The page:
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Smart inventory management provides retailers with real-time data

Smart inventory management provides retailers with real-time data
Utilizing smart inventory management, like autonomous inventory robots, smart shelves and RFID, is helping retailers become more operationally efficient and reduce shrinkage.
Smart inventory management is enabling retailers to make informed decisions based on real-time inventory data. Today, as the retail market shifts more toward omnichannel and cross-selling, the need for accurate data has become more important than ever for retailers to make informed decisions.

“Smart or real-time inventory is an innovative way to control cost and operations using data to minimize inefficiencies,” said Sergio Ramos Jubierre, Product Manager for Stockbot and Head of Retail at Pal Robotics.

Traditional inventory management is done by hand, which Jubierre notes is only appropriate for small retailers (i.e., less than 500 square meters). However, on a bigger scale this method is costly and time consuming, as well as more prone to human error. By automating the inventory process retailers can not only save time and money, but also increase operational efficiency and reduce the dreaded retail shrink. In fact, a recent report estimates the global retail automation market will reach US$19 billion by 2023, according to MarketsandMarkets.

Autonomous inventory robots provide real-time data

Autonomous robots have found their way into an entire gamut of industries, including retail. Several robotics companies have developed autonomous inventory robots specifically to help retailers automate the inventory process and provide a plethora of other valuable data.
Sergio Ramos Jubierre, Product
Manager for Stockbot,
Head of Retail, Pal Robotics

Pal Robotics created Stockbot, its autonomous inventory-taking robot system for retail. Equipped with RFID and a vision camera, Stockbot provides retailers with the necessary data to make informed inventory decisions. The robot is able to autonomously move around and perform inventory while the shop is open with customers. Furthermore, it does not require any additional equipment or complicated setup.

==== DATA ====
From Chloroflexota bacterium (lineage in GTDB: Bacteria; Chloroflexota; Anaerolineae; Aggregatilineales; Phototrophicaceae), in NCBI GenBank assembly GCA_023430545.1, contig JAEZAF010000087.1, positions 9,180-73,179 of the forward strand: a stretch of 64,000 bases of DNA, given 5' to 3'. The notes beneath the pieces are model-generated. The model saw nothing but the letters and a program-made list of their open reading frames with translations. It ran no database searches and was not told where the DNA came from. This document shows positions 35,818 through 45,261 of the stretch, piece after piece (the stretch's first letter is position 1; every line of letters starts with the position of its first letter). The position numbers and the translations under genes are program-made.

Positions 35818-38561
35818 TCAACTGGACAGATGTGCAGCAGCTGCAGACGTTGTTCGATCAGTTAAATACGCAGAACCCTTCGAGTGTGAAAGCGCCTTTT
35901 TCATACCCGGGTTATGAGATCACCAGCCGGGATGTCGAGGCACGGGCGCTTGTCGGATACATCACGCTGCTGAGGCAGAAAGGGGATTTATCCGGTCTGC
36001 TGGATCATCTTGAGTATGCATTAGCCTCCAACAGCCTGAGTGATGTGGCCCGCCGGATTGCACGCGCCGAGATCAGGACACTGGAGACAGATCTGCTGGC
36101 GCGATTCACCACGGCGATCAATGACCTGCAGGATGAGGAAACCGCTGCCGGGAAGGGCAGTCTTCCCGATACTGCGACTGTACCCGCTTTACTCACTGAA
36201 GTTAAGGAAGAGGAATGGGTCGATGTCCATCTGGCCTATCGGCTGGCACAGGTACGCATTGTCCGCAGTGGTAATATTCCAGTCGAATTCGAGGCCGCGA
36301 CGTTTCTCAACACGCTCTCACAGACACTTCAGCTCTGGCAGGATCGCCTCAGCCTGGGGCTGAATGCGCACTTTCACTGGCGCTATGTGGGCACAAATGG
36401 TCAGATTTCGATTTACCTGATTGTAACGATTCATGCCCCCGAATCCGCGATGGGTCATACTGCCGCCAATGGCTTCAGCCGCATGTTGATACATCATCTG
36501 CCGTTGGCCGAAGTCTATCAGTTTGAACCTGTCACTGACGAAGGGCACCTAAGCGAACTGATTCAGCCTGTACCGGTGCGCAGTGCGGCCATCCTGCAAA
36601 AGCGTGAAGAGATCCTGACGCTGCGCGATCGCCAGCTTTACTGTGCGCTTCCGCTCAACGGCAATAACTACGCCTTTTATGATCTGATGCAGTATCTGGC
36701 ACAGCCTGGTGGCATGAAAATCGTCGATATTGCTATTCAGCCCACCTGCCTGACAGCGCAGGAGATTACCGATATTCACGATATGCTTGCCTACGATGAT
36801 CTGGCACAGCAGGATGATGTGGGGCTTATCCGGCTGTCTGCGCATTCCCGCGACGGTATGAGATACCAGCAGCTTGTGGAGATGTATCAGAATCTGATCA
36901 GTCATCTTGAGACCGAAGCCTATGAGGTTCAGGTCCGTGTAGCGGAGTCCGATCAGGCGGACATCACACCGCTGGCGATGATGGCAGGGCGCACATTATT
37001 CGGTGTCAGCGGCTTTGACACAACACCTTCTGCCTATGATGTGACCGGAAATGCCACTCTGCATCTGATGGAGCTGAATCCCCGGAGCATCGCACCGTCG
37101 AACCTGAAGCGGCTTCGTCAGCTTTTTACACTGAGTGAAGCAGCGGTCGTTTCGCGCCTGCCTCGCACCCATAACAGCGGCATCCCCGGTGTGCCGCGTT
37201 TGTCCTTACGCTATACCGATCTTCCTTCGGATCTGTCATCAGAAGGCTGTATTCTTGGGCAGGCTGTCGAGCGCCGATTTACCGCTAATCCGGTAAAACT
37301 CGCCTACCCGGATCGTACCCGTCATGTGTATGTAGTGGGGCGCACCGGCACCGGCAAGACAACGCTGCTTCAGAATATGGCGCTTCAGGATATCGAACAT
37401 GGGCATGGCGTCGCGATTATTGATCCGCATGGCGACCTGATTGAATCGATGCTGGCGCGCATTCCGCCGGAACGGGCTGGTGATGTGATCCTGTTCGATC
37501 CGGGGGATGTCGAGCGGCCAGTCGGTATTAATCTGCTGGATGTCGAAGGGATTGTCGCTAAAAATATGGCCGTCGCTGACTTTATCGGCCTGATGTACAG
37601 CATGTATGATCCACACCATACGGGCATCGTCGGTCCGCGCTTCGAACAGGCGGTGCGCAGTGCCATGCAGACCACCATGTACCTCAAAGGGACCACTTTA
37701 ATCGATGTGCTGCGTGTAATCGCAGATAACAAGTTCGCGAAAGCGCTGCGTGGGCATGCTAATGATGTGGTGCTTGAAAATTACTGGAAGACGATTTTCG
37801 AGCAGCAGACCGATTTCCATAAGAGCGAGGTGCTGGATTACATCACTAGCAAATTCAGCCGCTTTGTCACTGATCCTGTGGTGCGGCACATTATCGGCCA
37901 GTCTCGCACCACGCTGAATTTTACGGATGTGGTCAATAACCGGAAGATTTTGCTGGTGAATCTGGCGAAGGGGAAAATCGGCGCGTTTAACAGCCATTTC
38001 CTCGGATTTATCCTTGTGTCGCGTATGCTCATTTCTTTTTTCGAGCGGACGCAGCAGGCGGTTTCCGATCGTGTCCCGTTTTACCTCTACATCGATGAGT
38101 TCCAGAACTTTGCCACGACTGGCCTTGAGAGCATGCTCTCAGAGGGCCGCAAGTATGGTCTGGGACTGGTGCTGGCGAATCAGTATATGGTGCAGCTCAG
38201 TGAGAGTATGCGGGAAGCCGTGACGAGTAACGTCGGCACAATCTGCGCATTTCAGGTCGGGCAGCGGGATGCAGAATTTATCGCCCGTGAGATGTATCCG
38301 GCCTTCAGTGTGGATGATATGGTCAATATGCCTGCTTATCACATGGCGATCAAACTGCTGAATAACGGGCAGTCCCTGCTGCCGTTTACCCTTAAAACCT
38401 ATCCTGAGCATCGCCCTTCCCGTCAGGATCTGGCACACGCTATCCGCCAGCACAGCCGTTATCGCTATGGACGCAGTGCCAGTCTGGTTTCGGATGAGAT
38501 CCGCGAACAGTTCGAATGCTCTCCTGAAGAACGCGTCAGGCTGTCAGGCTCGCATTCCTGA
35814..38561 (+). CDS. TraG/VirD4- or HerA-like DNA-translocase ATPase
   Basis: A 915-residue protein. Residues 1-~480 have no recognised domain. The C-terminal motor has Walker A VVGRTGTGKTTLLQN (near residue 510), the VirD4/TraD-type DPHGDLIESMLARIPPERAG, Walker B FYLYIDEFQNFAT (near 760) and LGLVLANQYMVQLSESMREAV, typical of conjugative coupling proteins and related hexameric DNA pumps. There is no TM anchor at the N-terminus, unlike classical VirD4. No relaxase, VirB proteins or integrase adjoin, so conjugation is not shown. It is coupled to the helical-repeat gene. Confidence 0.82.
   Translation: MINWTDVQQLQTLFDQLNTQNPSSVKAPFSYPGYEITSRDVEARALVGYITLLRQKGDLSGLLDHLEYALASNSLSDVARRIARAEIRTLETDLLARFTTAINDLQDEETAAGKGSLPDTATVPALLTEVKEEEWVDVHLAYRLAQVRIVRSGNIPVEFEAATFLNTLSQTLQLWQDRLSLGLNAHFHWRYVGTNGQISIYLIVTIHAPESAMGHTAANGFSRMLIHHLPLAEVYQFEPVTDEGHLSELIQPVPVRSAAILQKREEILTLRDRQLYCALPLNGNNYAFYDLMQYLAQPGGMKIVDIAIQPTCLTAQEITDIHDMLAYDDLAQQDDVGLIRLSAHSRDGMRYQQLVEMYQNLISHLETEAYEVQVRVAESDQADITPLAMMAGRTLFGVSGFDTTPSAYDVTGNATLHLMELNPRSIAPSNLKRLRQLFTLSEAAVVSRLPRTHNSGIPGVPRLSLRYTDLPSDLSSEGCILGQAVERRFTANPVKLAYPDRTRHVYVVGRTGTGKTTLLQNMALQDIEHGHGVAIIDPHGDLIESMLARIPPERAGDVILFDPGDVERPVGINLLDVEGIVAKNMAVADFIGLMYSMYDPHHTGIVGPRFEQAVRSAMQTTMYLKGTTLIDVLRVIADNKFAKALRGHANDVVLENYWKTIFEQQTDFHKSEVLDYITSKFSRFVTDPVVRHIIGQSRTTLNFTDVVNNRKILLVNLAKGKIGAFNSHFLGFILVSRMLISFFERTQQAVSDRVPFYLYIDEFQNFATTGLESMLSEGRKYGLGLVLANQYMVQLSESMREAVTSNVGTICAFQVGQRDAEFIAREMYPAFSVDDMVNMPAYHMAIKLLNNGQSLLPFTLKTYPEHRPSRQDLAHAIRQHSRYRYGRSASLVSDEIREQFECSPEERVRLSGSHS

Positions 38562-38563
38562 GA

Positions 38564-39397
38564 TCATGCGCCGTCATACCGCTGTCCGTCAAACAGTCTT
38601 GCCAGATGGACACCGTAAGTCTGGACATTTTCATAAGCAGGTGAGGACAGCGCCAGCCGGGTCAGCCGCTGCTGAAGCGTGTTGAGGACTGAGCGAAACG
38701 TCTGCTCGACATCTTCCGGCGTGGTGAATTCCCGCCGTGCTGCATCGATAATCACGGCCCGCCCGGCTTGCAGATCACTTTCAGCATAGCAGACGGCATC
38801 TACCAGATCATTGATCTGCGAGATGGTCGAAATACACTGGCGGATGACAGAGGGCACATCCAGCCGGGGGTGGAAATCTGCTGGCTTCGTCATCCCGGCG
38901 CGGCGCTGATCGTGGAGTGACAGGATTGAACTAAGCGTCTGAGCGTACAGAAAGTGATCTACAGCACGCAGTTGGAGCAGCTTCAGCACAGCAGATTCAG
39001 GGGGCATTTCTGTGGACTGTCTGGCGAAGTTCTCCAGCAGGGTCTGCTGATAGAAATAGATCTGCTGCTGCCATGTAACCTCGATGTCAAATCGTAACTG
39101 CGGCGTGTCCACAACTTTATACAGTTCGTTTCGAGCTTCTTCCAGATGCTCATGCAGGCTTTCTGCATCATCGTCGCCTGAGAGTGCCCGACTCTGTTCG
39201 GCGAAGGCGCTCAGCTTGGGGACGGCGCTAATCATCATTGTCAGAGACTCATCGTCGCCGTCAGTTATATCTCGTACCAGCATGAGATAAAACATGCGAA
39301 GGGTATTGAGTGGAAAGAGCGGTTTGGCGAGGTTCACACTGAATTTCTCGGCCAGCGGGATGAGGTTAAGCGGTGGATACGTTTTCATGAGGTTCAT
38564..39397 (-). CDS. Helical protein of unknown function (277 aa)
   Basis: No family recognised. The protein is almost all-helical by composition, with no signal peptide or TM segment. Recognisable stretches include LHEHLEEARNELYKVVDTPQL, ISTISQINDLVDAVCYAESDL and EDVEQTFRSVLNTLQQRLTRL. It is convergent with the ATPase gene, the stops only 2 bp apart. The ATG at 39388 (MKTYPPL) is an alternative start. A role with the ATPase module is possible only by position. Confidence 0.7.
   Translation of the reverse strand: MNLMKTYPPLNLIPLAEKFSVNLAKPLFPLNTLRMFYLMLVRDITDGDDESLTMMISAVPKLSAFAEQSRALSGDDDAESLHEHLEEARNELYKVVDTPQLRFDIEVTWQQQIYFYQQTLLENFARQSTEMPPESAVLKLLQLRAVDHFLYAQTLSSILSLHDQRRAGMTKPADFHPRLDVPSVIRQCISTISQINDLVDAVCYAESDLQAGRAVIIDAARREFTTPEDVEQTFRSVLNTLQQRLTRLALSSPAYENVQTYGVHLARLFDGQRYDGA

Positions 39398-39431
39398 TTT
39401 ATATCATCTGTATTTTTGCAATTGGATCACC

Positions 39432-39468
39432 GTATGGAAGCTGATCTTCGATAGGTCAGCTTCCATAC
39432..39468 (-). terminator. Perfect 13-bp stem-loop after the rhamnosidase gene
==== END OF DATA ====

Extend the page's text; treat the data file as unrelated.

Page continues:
“Due to the high amount of data Stockbot is able to generate it has a positive impact on customers, employees and management,” Jubierre said. “By being able to localize products Stockbot positively influences the the in-shop customer experience, and, therefore, the brand reputation as well.”

Smart shelves tell businesses when to restock

Smart shelves have been around since the early 2000s and have become an alternative emerging technology in the retail business. By utilizing various types of sensors (e.g., light, optical, weight, etc.), smart shelves not only keep track of current stock availability but can also measure customer interest and enhance the in-store shopping experience.

Recently Amazon launched the Dash Smart Shelf aimed at small businesses. The shelf has a built-in scale that can be set up to automatically place orders with Amazon to restock when supplies are low; alternatively, it can send notifications to alert the business if automatic ordering is not wanted.

Kroger, the US’s largest supermarket chain and world’s fifth-largest retailer, partnered with Microsoft to develop its EDGE smart shelf. The shelf is powered by Microsoft Azure and connects to IoT devices. The technology aims to enhance the grocery shopping experience by connecting to the customer’s smartphone shopping list and highlighting similar items on the shelf. It also allows Kroger to better manage its inventory and eliminate paper and tags by enabling stores to quickly change prices on digital displays.

Analytics predict when to reorder

Retail analytics are often integrated with a store’s point-of-sales (POS) system, analyzing data to help retailers better optimize their inventory and make pricing decisions. The National Retail Federation’s 2019 National Retail Security Survey reported that 55.6 percent of retailers surveyed have already implemented some kind of POS analytics across all its stores.

“Analytics are now available closer to the retailer decision maker due to the ability to have more computing and cleverer analytics software close to the data user,” said Harley Feldman, Co-Founder and CMO of Seeonic. Feldman pointed out that more analyzed data will become available to retailers as analytics algorithms improve and computer processing power grows. He added that data capture will also continue to improve as better RFID tags are created to deal with distance, metal and liquids.

Product Adopted:
Retail, Retail
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